the interventions of non-human folk in human lives. They are stories of border crossings,
 of everyday transgressions of the boundaries demarcating the limits of that define reality”
 (Dean 1998:163). The idea of abductions by fairies, for example, is a type of assault
 narrative. As described in Western European folklore, a changeling was the offspring of a
 fairy or some other supernatural entity that was put in place of a normal human child.
 People believed that the abductee could only be returned if the changeling was made to
          Nowadays, UFO abductions are perhaps the most popular supernatural assault
 tradition to saturate popular media. Due to the plethora of science fiction movies and
television programs, the appropriateness of the UFO abduction as material for academic
study can easily be questioned. Many academic disciplines dismiss the UFO narrative as
 pure science fiction.  Nevertheless, Thomas Bullard is correct when he states that “the
 question before us is not whether UFOs are folklore. They certainly are, and just as
 certainly resemble other folklore in forms and function. The coherency of abduction
 reports stands out as the most unequivocal piece of evidence that folklore scholarship
 contributes to the UFO mystery” (Bullard 1981: 48). In fact, Bullard himself conducted a
 study of 270 abduction cases and concluded that the narratives hold structural similarities
 regardless of who the abductee was or who the researcher was (Jacobs 2000). Drawing on
 Bullard’s notion that UFO abductions are folklore, in this paper I suggest that UFO
 abduction narratives can be interpreted productively by using Arnold van Gennep’s rites
of passage. I will be utilizing what I have come to call ‘rational liminality’ to show that
after the abduction sequence, an ultimate reincorporation into society is achieved by the
 abductees’ rational acceptance of his/her liminal experiences that occurred during the
 initial event.
        Arnold van Gennep was instrumental in recognizing and discussing the rites of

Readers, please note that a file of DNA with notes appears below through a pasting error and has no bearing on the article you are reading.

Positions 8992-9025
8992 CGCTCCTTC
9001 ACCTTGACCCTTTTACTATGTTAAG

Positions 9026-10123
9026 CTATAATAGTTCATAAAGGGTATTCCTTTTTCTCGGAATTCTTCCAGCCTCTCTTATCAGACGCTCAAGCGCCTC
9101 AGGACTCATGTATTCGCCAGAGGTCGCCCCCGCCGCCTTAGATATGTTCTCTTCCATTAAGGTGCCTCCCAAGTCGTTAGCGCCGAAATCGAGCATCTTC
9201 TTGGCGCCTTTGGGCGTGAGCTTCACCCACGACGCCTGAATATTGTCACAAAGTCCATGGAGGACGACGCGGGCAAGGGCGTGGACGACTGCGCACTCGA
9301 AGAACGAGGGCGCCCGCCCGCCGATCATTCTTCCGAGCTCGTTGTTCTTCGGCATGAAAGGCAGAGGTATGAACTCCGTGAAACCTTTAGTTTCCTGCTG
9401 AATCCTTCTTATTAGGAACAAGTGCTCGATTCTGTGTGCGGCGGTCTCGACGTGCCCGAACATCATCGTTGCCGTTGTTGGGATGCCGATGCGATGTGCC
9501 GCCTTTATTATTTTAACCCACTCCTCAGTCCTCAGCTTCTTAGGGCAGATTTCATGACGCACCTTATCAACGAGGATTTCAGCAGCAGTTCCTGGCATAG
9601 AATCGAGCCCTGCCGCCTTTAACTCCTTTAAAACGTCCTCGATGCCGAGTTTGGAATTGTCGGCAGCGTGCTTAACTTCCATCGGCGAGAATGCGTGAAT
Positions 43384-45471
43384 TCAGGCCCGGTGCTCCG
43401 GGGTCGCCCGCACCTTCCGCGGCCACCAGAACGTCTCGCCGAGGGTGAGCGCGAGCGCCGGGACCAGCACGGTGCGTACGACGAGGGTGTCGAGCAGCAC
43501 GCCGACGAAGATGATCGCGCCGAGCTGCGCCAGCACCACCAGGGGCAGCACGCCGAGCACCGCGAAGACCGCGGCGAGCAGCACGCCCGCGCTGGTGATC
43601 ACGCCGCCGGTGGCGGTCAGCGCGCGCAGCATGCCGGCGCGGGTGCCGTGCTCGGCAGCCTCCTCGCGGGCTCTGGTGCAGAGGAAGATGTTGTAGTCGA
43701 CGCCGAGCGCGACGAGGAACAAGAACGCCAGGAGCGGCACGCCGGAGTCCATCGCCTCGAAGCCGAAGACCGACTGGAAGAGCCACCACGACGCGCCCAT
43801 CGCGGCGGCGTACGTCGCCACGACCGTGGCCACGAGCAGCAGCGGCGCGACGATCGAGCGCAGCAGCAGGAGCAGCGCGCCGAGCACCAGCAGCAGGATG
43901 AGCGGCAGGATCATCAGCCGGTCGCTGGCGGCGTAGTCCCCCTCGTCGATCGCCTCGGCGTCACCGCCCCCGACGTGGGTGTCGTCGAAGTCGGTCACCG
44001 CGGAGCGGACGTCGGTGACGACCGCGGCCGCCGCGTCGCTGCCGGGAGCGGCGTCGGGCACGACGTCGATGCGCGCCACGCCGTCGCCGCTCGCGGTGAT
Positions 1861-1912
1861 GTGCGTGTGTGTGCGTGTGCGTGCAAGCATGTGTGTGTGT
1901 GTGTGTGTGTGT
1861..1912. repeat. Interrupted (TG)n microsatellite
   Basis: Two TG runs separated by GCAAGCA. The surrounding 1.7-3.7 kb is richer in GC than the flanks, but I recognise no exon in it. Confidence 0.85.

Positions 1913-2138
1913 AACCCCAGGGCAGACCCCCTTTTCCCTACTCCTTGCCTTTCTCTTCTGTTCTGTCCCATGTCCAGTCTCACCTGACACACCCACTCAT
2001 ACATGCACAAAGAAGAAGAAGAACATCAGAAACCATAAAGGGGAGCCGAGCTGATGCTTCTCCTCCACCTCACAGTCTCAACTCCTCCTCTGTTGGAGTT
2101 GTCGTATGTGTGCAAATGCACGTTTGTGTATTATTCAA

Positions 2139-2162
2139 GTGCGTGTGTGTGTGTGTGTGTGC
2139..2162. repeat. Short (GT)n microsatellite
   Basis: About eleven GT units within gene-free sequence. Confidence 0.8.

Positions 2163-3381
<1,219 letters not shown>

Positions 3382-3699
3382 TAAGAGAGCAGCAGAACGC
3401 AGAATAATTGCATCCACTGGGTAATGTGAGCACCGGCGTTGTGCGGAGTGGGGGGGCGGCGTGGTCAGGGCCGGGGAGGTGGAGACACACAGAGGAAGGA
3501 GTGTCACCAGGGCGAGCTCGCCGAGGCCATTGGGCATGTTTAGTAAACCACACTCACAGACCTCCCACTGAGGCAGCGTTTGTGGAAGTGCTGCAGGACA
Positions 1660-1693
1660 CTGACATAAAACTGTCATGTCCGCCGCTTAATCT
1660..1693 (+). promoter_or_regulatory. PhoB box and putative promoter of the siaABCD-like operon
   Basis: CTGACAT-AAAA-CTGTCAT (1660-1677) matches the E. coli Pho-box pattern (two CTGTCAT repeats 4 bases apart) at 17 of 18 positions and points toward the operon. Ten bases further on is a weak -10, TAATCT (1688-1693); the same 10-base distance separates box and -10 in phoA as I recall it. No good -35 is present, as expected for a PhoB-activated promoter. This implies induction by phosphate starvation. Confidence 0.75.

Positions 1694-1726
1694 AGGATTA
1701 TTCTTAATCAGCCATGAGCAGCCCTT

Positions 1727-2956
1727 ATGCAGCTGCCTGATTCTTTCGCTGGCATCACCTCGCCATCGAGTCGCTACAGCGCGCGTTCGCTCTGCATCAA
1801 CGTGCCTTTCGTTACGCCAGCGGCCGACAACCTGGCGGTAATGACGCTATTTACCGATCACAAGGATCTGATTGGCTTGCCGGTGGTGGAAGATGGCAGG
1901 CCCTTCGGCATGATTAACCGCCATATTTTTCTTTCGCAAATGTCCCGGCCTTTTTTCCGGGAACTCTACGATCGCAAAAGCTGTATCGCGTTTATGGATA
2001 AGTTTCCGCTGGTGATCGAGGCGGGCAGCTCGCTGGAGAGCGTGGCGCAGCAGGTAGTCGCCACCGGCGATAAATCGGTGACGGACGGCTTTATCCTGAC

passage that accompany specific life stages. A French anthropologist and folklorist, van
Gennep coined the idea of rites of passage and used this schema to address various
 transitory events in a person’s life. He identified three distinct steps that make up a
 typical rite of passage. The first involves a separation from society. This separation is
 followed by a complex set of events that are liminal in nature. The term liminal refers to
 an in-between state. Something on a threshold or ethereal, the liminal is an intermediate
 phase of the event. After the separation and liminal experiences, a period of
 consummation or reincorporation into society occurs. Van Gennep utilized these three
 gradated steps to explain everything from puberty rites to secret society membership.
 In order to thoroughly examine the rites of passage apparent in UFO
 abduction narratives, I draw on various abduction  accounts....

Thursday, October 6, 2011

Types of vampires


Generally speaking, I would say that “vampires” can be divided into two main categories:
a) Human
b) Non-human
In popular parlance, we would call the humans “real vampires”, and the non-human’s “true vampires”. These are not MY terms, BTW. In no way should my usage of such terms indicate that I believe in such things as “reality” or “truth”, but I digress…
The term “real vampires” GENERALLY refers to one of two groups (or to both following groups):
a) “sanguinarians”, and
b) “psychic vampires”.
“Psychic” vampires are those who claim to feed on other people’s ” psychic energy”. Whatever…
“Sanguinarian vampires” are people (humans) who drink blood (because they think it’s cool, or admire either “true” or fictional vampires, or suffer from severe mental illness). A TINY fraction of sanguinarian vampires are cannibals, serial killers, or both.
Personally, I would add a THIRD subsection to the category of “real” (human) “vampires”, and that would be the “psychological vampire”.
The “psychological vampire” wouldn’t necessarily pretend to LOOK like a vampire, try to steal other people’s “energy”, or drink blood indirectly (through something other than fangs). A “psychological vampire” would simply adopt the MINDSET of a vampire. For example: they wouldn’t particularly care about “human affairs”. In other words… they wouldn’t really be concerned with whether or not humans are protesting Wall Street (unless, maybe that represented some sort of self-serving opportunity).
FINALLY, this brings us to the category of “true” (non-human) Vampires. I think the capital ‘v’ is appropriate. These are what are also known as “Supernatural Vampires”. These are the folks who can sprout fangs (they don’t need to shave their teeth) and suck the blood from your jugular until your body is bloodless. These are the folks who are “fairly immortal/invincible” (and tend to heal at an amazing rate)… the folks who can snap your neck in a nanosecond with one hand, or slice your throat open with a page from the Bible, or punch a hole through your rib-cage and rip out your heart (literally)… who can fly, levitate, transform into wolves and bats, etc. THESE GUYS are known as “supernatural” or “true” Vampires. They are the beasts of legend, and the stuff of romance. We fear them, EVEN THOUGH, we don’t believe in them (unless of course… YOU happen to know better).